There are 70 billion reasons to quit giving -- one for every dollar they just appropriated for the Iraq war and occupation.
Writing it that way makes it seem like too little. This is better: $70,000.000,000.00. That's how I'd use it in a campaign commercial against one of them in a Democratic primary.
No matter how you write it, it is a lot of money.
Did I mention that it's with no strings attached? No requirements to even begin to plan for troop withdrawal. Nada. Nothing. Zip. Zilch.
How did that happen, when we elected a Democratic Congress just a year ago with a mandate to end the war and bring the troops home?
It happened because the Dems are spineless.
In the Senate, three Democrats -- three -- voted against the appropriations bill. Their names are Feingold, McCaskill, and Bayh. On an earlier vote on a Feingold amendment to withdraw most US troops within nine months, Feingold got 23 other Democrats to join him. But 20 of them later caved and voted for final passage of the bill, which passed 76-17. (The pertinent roll calls are #437 and #441.)
In the House, where the bill passed 272-142, 141 Democrats voted no. Seventy-eight others voted yes. Here's the roll call.
Presidential candidates were too busy running for president to be bothered with a little item like this, so they weren't recorded.
Here's what one of the House Dems who voted no had to say:
"This is a blank check," said Rep. Jim McGovern (D-Mass.). "The new money in this bill represents one cave-in too many. It is an endorsement of George Bush's policy of endless war."
So maybe it's not fair to tar all of the Democrats with the same brush, since McGovern and some others did the right thing. I'm willing to make some exceptions, but not too many.
It's hard to know, of those 141 House Dems who voted no, whether they would have done the same if their votes had been needed for passage. This was a free vote; they knew the bill was going to pass anyway, so they could get on the right side. For now, they probably get the benefit of the doubt.
But what about those 78 who voted yes even when they had a free pass to do the right thing? How does anyone defend them? Is it courageous to vote to continue the war as is, when two-thirds of the people in the country want it to end?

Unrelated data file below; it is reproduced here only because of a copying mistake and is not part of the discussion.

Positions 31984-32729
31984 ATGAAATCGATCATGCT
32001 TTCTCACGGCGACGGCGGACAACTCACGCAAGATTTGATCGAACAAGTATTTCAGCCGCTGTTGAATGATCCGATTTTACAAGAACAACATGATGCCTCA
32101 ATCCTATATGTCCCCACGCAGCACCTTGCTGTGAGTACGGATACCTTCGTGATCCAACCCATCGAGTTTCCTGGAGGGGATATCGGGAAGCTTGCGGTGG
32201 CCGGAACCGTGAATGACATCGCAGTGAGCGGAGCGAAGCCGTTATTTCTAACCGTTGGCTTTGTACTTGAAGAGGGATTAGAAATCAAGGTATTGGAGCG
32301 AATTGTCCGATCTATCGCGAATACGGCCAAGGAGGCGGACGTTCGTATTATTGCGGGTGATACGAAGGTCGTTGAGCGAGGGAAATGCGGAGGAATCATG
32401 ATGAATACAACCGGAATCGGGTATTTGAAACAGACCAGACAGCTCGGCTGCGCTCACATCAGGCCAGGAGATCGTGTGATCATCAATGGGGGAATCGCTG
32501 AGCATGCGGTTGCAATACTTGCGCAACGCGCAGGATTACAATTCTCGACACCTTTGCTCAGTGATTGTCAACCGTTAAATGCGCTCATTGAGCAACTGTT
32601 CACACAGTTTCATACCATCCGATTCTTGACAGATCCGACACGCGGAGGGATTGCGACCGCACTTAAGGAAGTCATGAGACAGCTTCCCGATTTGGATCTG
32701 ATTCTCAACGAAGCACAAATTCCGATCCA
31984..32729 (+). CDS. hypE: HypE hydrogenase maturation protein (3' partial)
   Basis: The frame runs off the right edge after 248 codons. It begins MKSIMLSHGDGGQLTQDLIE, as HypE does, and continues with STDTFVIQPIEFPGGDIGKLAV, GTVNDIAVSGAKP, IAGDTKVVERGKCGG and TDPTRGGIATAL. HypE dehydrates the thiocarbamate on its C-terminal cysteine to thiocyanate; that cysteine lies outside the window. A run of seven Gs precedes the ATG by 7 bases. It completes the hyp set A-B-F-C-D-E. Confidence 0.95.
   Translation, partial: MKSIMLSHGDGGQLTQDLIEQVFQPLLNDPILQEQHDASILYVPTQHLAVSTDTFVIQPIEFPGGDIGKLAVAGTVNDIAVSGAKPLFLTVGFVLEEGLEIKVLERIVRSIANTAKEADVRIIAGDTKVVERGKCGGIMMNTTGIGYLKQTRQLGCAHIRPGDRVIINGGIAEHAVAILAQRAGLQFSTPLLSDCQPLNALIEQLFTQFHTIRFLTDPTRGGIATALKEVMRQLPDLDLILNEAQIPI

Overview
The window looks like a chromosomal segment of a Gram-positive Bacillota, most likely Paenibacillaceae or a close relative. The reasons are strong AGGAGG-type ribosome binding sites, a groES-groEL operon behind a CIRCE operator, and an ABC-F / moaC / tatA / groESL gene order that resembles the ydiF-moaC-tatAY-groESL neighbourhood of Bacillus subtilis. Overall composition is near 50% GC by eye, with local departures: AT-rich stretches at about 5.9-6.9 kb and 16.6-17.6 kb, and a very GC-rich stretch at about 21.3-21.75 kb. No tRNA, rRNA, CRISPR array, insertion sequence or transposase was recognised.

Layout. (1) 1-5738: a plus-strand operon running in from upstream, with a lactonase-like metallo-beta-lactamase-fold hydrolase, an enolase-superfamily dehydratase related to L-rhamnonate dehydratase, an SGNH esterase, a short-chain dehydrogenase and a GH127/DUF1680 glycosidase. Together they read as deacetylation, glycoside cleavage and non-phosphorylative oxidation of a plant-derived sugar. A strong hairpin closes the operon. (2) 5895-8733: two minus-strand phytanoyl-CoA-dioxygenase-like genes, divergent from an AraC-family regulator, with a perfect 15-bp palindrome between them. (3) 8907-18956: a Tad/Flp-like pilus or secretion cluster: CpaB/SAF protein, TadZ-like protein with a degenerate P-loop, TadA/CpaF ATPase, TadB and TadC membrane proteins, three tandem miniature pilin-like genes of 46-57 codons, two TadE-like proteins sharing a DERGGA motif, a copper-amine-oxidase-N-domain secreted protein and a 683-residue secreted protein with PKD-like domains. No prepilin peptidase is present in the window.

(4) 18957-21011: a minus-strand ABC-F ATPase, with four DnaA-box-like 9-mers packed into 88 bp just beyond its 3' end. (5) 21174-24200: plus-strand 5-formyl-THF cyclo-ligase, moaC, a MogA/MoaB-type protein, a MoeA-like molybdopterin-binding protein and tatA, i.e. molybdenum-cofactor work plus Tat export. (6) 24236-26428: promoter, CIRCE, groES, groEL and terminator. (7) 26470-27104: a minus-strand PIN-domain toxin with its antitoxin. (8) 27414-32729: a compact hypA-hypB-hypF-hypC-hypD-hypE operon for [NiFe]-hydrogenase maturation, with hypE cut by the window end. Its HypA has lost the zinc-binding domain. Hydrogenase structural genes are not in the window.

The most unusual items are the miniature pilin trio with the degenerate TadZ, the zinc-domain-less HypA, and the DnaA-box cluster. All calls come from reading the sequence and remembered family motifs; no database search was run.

They'll offer plenty of tortured logic and parliamentary gobbledygook to explain why they had to vote for the pork-filled package. But it's all phony baloney.
It's even more pathetic in the Senate, where all but three Dems voted for passage while the bill was passing by a 59-vote margin. Another freebie. A chance to do the right thing, to do what their constituents want, and put some pressure on to start bringing our troops home.
It recalls the principled stand of the late Sen. Gaylord Nelson, the Wisconsin Democrat, who cast one of only three votes against a $700-million appropriation for the Vietnam war in 1965.
"Obviously, you need my vote less than I need my conscience," Nelson told the Senate.
Appropriately, Russ Feingold holds Nelson's Senate seat.
So, given their latest performance, or lack thereof, the Democrats clearly need my money less than I need my conscience.
I am through giving money to anyone who votes to fund the war with no strings. I am through giving money to the DCCC or DSCC. And I am through giving to presidential candidates at least until there is a nominee, when we can evaluate the ticket and the platform.
I'm tired of hearing that Democrats don't have the votes. They have the votes not to appropriate no-strings money for the war.
What they lack is not the votes, but the will, or, if you prefer, the guts.
It's time to defund them.
POSTSCRIPT: One blogger suggested that perhaps we could simply give the $70-billion directly to defense contractors and the oil industry, in exchange for being allowed to end the war.
Maybe there's another way. Let's just buy enough members of Congress. If we divide the money between the 535 members, we could give them about $131-million each. That should be enough to buy their votes to end the war. But if we only want to buy a veto-proof majority, we'd only have to pay two-thirds of them, so they could each get $195-million. They could each use it for whatever earmarked pet projects they'd like in their districts. Maybe it would work.
Hard not to get cynical, isn’t it?
(Cross-posted at Docudharma.)